THE REST OF THE STORY: --Freshman fliers: Six of the top 12 finishers were rookies, one of the strongest showings by first-year drivers at Indianapolis in more than 30 years. Steve Knapp finished third and was named Bank One Rookie of the Year in the Primadonna Resorts-Miller Milling-ISM Aurora G Force/Aurora/Goodyear. Robby Unser, son of three-time Indy champion Bobby Unser, was fifth in the Team Cheever Dallara/Aurora/Goodyear owned by race winner Eddie Cheever Jr. Andy Michner was eighth in the Konica-Syan Racing Dallara/Aurora/Goodyear. J.J. Yeley, at 21 the youngest rookie in the field, finished ninth in the One Call Communications-Quaker State-Menards-SRS Dallara/Aurora/Firestone. Jimmy Kite finished 11th in the Royal Purple Synthetic Dallara/Aurora/Goodyear, and 46-year-old Jack Hewitt, the oldest rookie in Indy history, was 12th in the Parker Machinery G Force/Aurora/Goodyear. In 1965, five rookies finished in the top 10. Mario Andretti was third, Gordon Johncock fifth, Mickey Rupp sixth, Bobby Johns seventh and Al Unser ninth. --Foyt power: Both drivers competing for the team owned by four-time Indy 500 winner A.J. Foyt qualified on the front row. Billy Boat won the pole at 223.503 mph in the Conseco Dallara/Aurora/Goodyear, while teammate Kenny Brack started third at 220.982 in the Power Team Dallara/Aurora/Goodyear. Boat was troubled by drive line problems and finished 23rd in the race, while Brack was sixth, two laps down, at the finish. --Surprise, surprise: Unheralded Greg Ray started in the middle of the front row after turning a four-lap average of 221.125 mph on Pole Day. Ray's performance was even more remarkable considering that the team that fields his Dallara/Aurora/Firestone, Thomas Knapp Motorsports, lost its primary sponsor during the first week of practice and almost lacked enough funds to compete. A handful of sponsors, including Texas Motor Speedway, The Nashville Network, True Value and Dixie Chopper, came aboard to keep Ray's effort afloat. "I'm so happy for our small team," Ray said. "This is our Cinderella story." Ray led twice for 18 laps during the race before he was hindered by gearbox problems. He ended up 18th, falling out after 167 laps. --Early departure for Menard: Both drivers for defending Pep Boys IRL entrant champion Team Menard, Tony Stewart and Robbie Buhl, had uncharacteristically short days. Stewart was out of the race after just 22 laps, as his engine expired less than one lap after he took the lead in his Glidden-Menards Special Dallara/Aurora/Firestone. He finished last in the 33-car event. Buhl didn't fare much better. He was out after 44 laps with engine trouble, finishing 31st.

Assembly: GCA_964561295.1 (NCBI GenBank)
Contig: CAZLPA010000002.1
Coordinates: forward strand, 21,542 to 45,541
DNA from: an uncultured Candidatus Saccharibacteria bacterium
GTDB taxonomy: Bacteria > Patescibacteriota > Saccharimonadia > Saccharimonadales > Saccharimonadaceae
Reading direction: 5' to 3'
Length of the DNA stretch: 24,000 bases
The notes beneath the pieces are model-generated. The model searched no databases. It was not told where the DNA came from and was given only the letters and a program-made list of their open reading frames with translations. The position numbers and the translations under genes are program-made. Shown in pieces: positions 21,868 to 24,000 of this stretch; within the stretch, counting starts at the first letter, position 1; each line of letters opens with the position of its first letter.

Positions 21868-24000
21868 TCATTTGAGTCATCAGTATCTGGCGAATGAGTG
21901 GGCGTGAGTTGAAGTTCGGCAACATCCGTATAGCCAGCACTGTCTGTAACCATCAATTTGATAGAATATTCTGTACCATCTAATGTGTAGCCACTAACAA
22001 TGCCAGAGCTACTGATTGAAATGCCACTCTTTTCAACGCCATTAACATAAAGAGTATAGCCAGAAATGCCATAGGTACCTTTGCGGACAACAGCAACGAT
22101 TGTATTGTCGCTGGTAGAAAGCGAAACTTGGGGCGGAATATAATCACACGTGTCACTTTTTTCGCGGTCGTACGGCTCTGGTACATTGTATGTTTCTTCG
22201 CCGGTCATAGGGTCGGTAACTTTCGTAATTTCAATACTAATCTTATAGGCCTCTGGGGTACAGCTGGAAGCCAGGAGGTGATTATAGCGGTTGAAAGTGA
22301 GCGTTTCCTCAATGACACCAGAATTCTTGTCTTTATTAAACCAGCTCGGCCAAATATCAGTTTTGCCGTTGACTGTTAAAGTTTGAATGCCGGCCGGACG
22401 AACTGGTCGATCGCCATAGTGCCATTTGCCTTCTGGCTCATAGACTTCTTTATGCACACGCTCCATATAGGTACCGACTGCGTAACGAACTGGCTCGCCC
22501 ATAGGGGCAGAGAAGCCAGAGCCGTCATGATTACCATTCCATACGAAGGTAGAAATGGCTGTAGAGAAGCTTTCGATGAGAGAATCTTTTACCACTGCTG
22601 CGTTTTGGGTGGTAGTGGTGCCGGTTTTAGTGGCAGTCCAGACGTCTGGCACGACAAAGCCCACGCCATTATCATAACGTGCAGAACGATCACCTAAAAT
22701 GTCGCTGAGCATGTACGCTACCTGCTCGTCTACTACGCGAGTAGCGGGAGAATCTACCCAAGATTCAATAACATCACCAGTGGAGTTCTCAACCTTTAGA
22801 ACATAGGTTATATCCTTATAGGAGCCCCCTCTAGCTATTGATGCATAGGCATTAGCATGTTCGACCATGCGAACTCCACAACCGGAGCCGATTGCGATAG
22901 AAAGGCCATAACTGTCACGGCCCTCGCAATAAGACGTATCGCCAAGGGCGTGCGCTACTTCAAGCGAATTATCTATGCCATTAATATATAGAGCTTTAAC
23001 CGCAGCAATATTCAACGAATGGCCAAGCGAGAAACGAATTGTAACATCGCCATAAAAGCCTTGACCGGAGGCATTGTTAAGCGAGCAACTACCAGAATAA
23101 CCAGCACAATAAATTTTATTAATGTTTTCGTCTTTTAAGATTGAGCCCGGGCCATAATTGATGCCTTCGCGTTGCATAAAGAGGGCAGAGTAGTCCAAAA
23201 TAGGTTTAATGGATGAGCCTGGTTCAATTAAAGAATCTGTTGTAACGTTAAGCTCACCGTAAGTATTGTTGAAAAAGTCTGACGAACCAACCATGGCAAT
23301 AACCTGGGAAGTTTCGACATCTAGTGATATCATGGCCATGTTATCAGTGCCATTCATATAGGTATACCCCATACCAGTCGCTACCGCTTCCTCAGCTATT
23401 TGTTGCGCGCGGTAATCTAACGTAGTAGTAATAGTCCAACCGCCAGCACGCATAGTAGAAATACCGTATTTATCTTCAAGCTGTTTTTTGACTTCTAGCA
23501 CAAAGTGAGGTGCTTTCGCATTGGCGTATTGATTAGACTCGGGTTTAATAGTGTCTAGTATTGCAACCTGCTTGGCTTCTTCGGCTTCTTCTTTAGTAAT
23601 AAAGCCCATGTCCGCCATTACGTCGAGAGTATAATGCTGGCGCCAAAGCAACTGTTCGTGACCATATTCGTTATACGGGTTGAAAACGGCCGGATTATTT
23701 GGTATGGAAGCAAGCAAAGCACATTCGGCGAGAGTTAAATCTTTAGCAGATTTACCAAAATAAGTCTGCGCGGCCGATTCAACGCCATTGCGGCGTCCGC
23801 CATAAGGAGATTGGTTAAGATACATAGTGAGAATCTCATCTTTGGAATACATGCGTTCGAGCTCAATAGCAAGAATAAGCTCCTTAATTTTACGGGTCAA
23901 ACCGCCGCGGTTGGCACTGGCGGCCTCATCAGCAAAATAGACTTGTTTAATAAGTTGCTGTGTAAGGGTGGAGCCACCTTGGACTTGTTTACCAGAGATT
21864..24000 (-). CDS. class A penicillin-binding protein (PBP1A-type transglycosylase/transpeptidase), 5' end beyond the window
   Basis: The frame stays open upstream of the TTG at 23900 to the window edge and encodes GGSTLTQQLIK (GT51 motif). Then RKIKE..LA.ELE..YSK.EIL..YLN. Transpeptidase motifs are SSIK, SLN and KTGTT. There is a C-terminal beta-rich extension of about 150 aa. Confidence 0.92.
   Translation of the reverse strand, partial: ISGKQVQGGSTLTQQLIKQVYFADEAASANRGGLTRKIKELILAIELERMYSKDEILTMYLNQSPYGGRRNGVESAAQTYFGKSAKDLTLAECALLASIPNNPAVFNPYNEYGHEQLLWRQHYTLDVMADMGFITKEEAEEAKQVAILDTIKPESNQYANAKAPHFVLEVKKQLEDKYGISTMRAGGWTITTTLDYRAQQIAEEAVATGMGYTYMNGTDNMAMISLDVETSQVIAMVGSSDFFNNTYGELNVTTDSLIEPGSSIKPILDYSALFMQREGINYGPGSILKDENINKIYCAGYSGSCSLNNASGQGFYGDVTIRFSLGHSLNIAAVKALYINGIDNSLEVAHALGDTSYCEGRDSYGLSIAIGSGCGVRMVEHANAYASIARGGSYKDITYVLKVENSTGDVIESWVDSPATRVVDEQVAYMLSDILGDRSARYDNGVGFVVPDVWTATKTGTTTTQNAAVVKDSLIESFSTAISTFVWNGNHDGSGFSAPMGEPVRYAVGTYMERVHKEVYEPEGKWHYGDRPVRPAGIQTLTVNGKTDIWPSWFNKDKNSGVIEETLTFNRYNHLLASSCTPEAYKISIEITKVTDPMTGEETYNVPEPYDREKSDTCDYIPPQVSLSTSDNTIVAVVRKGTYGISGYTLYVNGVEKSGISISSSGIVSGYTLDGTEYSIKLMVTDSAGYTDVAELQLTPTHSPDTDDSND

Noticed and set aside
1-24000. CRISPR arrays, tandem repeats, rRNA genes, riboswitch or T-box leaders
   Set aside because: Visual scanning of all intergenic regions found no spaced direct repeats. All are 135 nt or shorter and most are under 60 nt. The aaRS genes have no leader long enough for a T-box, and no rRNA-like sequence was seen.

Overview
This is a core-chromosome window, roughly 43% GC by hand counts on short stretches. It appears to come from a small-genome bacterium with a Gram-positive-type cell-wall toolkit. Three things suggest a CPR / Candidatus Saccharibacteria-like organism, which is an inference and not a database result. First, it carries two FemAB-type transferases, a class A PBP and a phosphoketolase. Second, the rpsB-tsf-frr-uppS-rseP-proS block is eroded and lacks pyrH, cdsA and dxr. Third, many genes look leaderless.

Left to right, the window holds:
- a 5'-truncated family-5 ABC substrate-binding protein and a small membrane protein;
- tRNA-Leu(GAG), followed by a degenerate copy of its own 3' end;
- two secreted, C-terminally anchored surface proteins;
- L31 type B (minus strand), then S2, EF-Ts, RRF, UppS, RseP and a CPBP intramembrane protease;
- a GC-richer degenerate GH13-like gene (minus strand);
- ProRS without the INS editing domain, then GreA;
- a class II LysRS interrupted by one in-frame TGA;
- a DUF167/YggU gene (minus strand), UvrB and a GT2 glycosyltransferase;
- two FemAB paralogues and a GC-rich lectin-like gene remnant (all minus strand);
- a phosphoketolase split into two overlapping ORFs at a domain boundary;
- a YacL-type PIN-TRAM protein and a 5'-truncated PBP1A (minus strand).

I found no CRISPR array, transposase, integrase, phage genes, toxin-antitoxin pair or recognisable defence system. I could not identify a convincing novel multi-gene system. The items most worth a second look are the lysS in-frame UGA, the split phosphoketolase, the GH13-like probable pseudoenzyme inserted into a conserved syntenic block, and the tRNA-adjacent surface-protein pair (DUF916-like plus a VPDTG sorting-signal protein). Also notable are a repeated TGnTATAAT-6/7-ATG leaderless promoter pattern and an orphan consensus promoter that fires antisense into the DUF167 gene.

THE FACTS AND FIGURES: --Eighteen cars were running at the finish, the most at the Indianapolis 500 since 18 also were running at the end in 1995. The record for a race that went 500 miles is 26 in 1911, but there were 40 starters that year. The record for a 33-car field, including rain-shortened races, is 27 in 1976. That race ended after just 255 miles due to rain. The record for a 33-car field in a race that went 500 miles is 24 in 1993. There were two major reasons for the large number of cars running at the finish. First, only five drivers were sidelined by engine problems. Two of those engine failures were caused by other problems: A washer punctured the radiator of Robbie Buhl's engine, and a transmission problem caused Marco Greco's engine to fail. Second, a new Pep Boys IRL rule that allows teams to work on their cars in the garage area during the race was used at the Indianapolis 500 for the first time. The rule was instituted at the Las Vegas 500K last October, the final event of the 1996-97 Pep Boys IRL season. Under the new rule, teams are allowed to repair their cars in the garage and return to the race. Teams can't change their engines or chassis. Two IRL technicians must approve any repairs before the car returns to the track, with IRL Technical Director Phil Casey overseeing the process. "Since the very beginning, the Pep Boys Indy Racing League has worked hard to provide value for both the fans and our sponsors," said Leo Mehl, Pep Boys IRL executive director. "For that reason, we want as many cars on the racetrack as we can get throughout the race. If a car can be safely repaired and returned to the race, we are all for it. The fans and the sponsors appreciate it. "The Indianapolis 500 is sanctioned by the IRL, and therefore we applied the same rule. Eighteen cars were running at the finish, but only two of them were cars that had been in the garage for repairs." oThere were 10 different lap leaders, tied for second all-time at this event. The record is 12, in 1993. Ten different drivers also led in 1980 and 1995. --There were 23 lead changes, tied for fourth all-time at this event. The record is 29 in 1960. Second best is 27 in 1923, third best is 24 in 1981. There also were 23 lead changes in 1993 and 1995. oFive drivers led the Indianapolis 500 for the first time, the second most in Indianapolis 500 history: Greg Ray, Kenny Brack, Buzz Calkins, John Paul Jr. and Davey Hamilton. Seven drivers led the inaugural Indianapolis 500 in 1911, still the record. Five drivers also led for the first time in 1913, 1914, 1928, 1932 and 1993.

Be part of something big

Write a comment
Show comments
About this article
Series IndyCar
Drivers Tony Stewart , Buzz Calkins , Greg Ray , Eddie Cheever , Robbie Buhl , Buddy Lazier , Billy Boat , Jimmy Kite , Kenny Brack , Mario Andretti , Bobby Unser , Steve Knapp , J.J. Yeley , Jack Hewitt , Danny Ongais , Emerson Fittipaldi , Gordon Johncock , Robby Unser , John Paul , A.J. Foyt , Al Unser